While every recession is different, the one thing that’s very different about where we are now is consumers and business balance sheets are incredibly strong going into this period of contraction, stronger than any other time in history.
From the Wall Street Journal, “Americans’ checking-account balances jumped after they got their pandemic stimulus payments, bank executives have said. While customers have spent some of that money, balances still remain markedly above where they were in 2019, said Chris Wheat, co-president of the JPMorgan Chase Institute, the bank’s in-house think tank. At the end of March, balances of families with the lowest incomes were 65% above 2019 levels. JPMorgan Chief Executive Jamie Dimon last month said U.S. consumers still had between six and nine months of spending power remaining in their bank accounts.” Meanwhile, businesses are sitting on a record $4 trillion dollars of cash.
There’s no question that things have slowed down, layoffs have occurred, more will likely occur, and earnings for some companies will be revised lower. But, while our economic output is indeed lower, all of this is also happening while the jobs market, still, is incredibly strong (3.6% unemployment rate) and consumer spending has also remained robust. This Friday will offer us the opportunity to take account of what the jobs market looks like with an updated unemployment number. But, even if the number is weaker than expected, this too, will lower future inflationary expectations which has, again, been the main driver of lower equity prices. These developments are unlike any previous recession we’ve experienced.
Of course, it’s too soon to tell. Other shocks could hit our economy, like an escalation of the war in Ukraine, commodities could resume their upward trend, and the Federal Reserve could raise rates too aggressively and push us into a deeper recession and putting a bigger chill on the real estate market than most expect, but right now, the record-breaking damage to the market we’ve just witnessed is in the rearview mirror and history shows us that the road forward is anything but certain doom.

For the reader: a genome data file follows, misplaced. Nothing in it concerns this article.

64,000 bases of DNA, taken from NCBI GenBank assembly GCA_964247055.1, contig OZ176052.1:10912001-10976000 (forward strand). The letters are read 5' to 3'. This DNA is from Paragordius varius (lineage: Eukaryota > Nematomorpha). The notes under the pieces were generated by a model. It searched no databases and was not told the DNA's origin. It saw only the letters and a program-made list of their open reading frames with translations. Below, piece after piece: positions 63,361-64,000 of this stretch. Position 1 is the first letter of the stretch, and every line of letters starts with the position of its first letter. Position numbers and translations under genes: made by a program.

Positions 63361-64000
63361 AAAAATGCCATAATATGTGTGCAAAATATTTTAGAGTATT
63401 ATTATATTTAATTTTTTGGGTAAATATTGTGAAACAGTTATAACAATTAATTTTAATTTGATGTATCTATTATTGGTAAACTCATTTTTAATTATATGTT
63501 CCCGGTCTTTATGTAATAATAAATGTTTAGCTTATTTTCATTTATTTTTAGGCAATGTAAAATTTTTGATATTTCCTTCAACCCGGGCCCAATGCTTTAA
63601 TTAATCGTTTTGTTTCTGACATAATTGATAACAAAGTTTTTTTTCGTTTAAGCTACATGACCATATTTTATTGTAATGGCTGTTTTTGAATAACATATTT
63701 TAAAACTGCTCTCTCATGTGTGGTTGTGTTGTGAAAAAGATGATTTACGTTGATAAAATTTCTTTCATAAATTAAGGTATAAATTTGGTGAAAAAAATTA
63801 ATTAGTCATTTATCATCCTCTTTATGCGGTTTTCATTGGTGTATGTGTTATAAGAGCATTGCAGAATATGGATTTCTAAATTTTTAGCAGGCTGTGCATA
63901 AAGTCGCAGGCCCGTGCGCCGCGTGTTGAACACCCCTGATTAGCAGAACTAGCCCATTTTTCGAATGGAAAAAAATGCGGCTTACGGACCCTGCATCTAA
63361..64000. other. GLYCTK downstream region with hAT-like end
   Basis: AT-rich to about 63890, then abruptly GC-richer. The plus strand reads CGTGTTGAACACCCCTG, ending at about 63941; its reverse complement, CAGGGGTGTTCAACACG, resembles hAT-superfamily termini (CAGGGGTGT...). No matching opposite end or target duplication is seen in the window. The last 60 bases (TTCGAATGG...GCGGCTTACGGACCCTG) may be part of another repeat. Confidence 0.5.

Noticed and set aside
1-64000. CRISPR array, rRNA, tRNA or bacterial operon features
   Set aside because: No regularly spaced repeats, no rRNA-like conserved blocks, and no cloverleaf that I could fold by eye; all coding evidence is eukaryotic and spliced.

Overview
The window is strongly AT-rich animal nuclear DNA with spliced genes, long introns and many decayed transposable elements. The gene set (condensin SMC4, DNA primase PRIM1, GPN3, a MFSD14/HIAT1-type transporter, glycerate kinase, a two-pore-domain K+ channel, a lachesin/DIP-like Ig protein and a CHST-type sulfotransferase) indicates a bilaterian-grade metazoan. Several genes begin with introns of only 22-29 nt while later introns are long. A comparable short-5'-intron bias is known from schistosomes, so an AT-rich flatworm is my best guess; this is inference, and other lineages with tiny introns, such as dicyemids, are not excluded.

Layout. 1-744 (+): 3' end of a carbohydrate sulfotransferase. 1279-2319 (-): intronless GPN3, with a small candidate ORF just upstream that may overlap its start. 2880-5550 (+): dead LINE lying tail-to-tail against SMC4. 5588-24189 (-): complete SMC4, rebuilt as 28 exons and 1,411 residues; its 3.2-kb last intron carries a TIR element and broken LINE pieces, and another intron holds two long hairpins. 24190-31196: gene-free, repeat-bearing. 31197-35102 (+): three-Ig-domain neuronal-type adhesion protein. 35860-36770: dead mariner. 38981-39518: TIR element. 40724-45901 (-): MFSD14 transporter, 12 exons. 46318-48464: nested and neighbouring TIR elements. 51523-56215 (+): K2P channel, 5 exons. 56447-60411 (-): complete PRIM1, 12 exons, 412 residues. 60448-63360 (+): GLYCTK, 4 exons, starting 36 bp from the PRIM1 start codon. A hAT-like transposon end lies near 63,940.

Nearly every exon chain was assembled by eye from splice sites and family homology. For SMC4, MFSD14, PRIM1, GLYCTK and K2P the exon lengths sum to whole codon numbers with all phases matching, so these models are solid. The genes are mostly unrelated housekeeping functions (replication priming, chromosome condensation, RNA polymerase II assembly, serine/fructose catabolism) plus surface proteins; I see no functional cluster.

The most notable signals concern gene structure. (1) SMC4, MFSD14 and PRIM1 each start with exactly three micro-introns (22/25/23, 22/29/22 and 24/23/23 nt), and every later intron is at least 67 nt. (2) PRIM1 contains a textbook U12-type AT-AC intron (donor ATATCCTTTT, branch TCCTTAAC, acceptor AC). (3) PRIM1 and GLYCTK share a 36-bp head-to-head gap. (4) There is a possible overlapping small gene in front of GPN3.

In March of 2020, in the wake of the shutdown of our economy with COVID, we recorded the shortest bear market in history (33 days), and it’s quite possible if the consumer does hold up through this volatile period, and the jobs market is able to absorb the layoffs we’ve seen, this recession might also mark the shallowest recession ever recorded. Because, if we’ve learned anything over these last number of years, anything is possible.
To be clear, on a technical basis, the market is still in a downtrend, with the US Total Stock Market needing to rally roughly 11% from here to reestablish its support trendline, but fundamentally, it is our opinion that while we acknowledge the broad market is still fragile, there are a number of individual companies trading at historically low valuations even if we do factor in a significant recession in the days to come, and valuations do still matter.
Looking forward, in less than two weeks, company earnings reports for the second quarter will be released and will offer us a much clearer picture of how companies have been doing and provide the best view of what they expect for the rest of the year. Until then, we remain cautious but believe further patience is warranted. Put another way, with regard to the road forward, as Warren Buffett likes to say, investing is simple, but not easy.
That said, we are monitoring the markets and portfolios and we continue to be ready to make changes as necessary. As always, if you have any questions about your portfolio, feel free to contact us anytime. We’re here for you.